Here’s something you won’t often read at Shiraz or hear from me: I recommend you to buy this week’s New Statesman.
Perhaps intended to coincide with Holocaust Memorial Day, the current issue carries two articles on anti-Semitism: Anthony Clavane on anti-Semitism and the left, and Andrew Hussey on Dieudonné and the re-emergence of the “negationist” tradition in French politics. Both are very informative and well-argued pieces, but their real significance is that they appear in the New Statesman at all. In recent years the magazine’s anti-Zionism has often taken on a strident tone and in the case of regular contributor John Pilger, veered dangerously close to outright anti-Semitism. And, of course, back in 2002, under then-editor Peter Wilby, the magazine brought out its infamous “A kosher conspiracy” edition. An apology was eventually extracted from an initially defiant Wilby, but the wretched man continues to contribute a regular column.
The present issue is not yet available online, so I’m reproducing an excerpt from Clavane’s piece, including a reference to the “A kosher conspiracy” row:
Criticising Israel, as many Jews do, and Zionism as an ideology, which a much smaller number but still a significant minority of the community does, are perfectly valid positions. Publishing an anti-Zionist cover story featuring a golden Star of David stabbing a pliant Union flag with the headline “A kosher conspiracy?”, as the New Statesman (then under different ownership and editorship) did in 2002, is not. It should not have to be spelled out, though this magazine’s then editor did so in a subsequent apology, that all principled critics of Israeli policies should avoid using anti-Semitic images and narratives. They should not, as the BBC’s Tim Llewellyn once did, accuse American politicians such as Dennis Ross of hiding behind “a lovely Anglo-Saxon name”. (Llewellyn went on to say that Ross is “not just a Jew, he is a Zionist … a Zionist propagandist”.) They should have no truck with vile anti-Jewish calumnies, including the blood-libel slur, routinely rehearsed in anti-Zionist Arab textbooks.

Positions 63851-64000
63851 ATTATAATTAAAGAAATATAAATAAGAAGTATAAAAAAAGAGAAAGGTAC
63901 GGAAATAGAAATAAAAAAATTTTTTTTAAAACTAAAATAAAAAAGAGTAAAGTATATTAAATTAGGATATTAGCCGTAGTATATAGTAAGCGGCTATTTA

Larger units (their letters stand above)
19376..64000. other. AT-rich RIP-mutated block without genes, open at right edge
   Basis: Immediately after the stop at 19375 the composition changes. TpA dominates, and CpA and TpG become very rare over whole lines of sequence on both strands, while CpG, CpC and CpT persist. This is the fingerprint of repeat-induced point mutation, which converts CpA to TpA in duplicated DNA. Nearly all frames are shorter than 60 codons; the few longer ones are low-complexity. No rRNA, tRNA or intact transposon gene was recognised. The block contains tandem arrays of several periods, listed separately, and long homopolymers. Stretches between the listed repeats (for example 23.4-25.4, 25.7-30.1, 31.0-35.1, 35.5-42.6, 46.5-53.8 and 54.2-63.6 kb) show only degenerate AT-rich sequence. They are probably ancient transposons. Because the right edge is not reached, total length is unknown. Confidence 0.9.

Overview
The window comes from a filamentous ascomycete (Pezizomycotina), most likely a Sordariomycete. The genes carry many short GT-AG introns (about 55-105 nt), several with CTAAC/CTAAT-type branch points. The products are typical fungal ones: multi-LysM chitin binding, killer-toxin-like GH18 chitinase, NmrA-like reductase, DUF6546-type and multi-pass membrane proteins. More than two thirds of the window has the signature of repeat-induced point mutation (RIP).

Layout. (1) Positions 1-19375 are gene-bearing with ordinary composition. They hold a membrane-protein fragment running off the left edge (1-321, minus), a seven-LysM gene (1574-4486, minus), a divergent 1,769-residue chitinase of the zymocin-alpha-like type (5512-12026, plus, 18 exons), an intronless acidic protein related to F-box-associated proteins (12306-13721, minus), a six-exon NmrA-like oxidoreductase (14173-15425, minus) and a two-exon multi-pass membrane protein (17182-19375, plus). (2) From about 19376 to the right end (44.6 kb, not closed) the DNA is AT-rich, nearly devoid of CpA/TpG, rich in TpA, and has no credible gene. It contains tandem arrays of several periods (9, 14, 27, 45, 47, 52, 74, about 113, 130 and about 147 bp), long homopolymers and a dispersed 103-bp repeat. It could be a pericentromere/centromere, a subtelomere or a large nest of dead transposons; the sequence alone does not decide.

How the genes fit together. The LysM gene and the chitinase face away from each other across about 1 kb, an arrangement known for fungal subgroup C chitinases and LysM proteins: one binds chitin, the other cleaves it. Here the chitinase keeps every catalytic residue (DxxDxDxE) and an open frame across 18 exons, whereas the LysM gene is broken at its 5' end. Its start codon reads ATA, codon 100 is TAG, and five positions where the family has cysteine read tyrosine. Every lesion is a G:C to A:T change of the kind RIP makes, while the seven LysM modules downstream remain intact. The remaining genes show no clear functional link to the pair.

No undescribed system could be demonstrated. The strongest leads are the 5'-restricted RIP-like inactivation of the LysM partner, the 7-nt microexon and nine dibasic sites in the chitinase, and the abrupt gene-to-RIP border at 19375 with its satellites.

“The Zionist lobby,” Dieudonné told the Iranian-funded Press TV, “have taken France as hostage and we are in the hands of ignorant people, who know how to structure themselves into a Mafia-like organisation and…have now taken over the country.”
As Dave Rich at the Community Security Trust, a charity that monitors anti-Jewish attacks in Britain, explains: “this is not the anti-Zionism of people who think that the Palestinians get a raw deal from Israel: it is the anti-Zionism of the Protocols of the Elders of Zion, a conspiracy theory that believes Jews pull all the strings.”
“We need to keep things in perspective,” warns David Feldman, of the Pears institute for the Study of Anti-Semitism. “we have experienced the worst financial crisis since the 1930s, with Jews prominent in many places [in finance]. Yet in contrast to the situation 80 years ago, few radicals have proposed anti-Semitic explanations.”
As Jonathan Freedland, who writes a weekly column in the Guardian and a monthly column in the Jewish Chronicle, points out, so far only “a few marginal political voices” on the British left have flirted with anti-Semitic tropes. However, after a property website owned by a Jewish businessman withdrew its sponsorship of West Brom on 20 January, and then the FA announced it was charging Anelka, the liberal-left commentariat was presented with a perfect opportunity to take a stand against such tropes. Yet more silence. In fact, it was left to the right-wing controversialist Rod Liddle to condemn the striker’s “repulsive” support for his Jew-baiting friend.
“On this issue,” Freedland told me, “all anti-racists of good conscience should have leapt in. Dieudonné is aligned with the far right. He’s had criminal convictions for anti-Semitism. My worry is that, as time passed before the FA’s announcement and the lack of outrage continued, it didn’t send out a strong message about anti-Semitism
“The quenelle was a previously obscure gesture in this country and now it’s known. So this is the moment to make the point that no self-respecting person on the left should accept a supposedly ‘anti-establishment’ position which in fact says it’s the Jews who are ‘the establishment’.”
Anthony Clavane’s latest book is “Does Your Rabbi Know You’re Here?” (Quercus £6.99)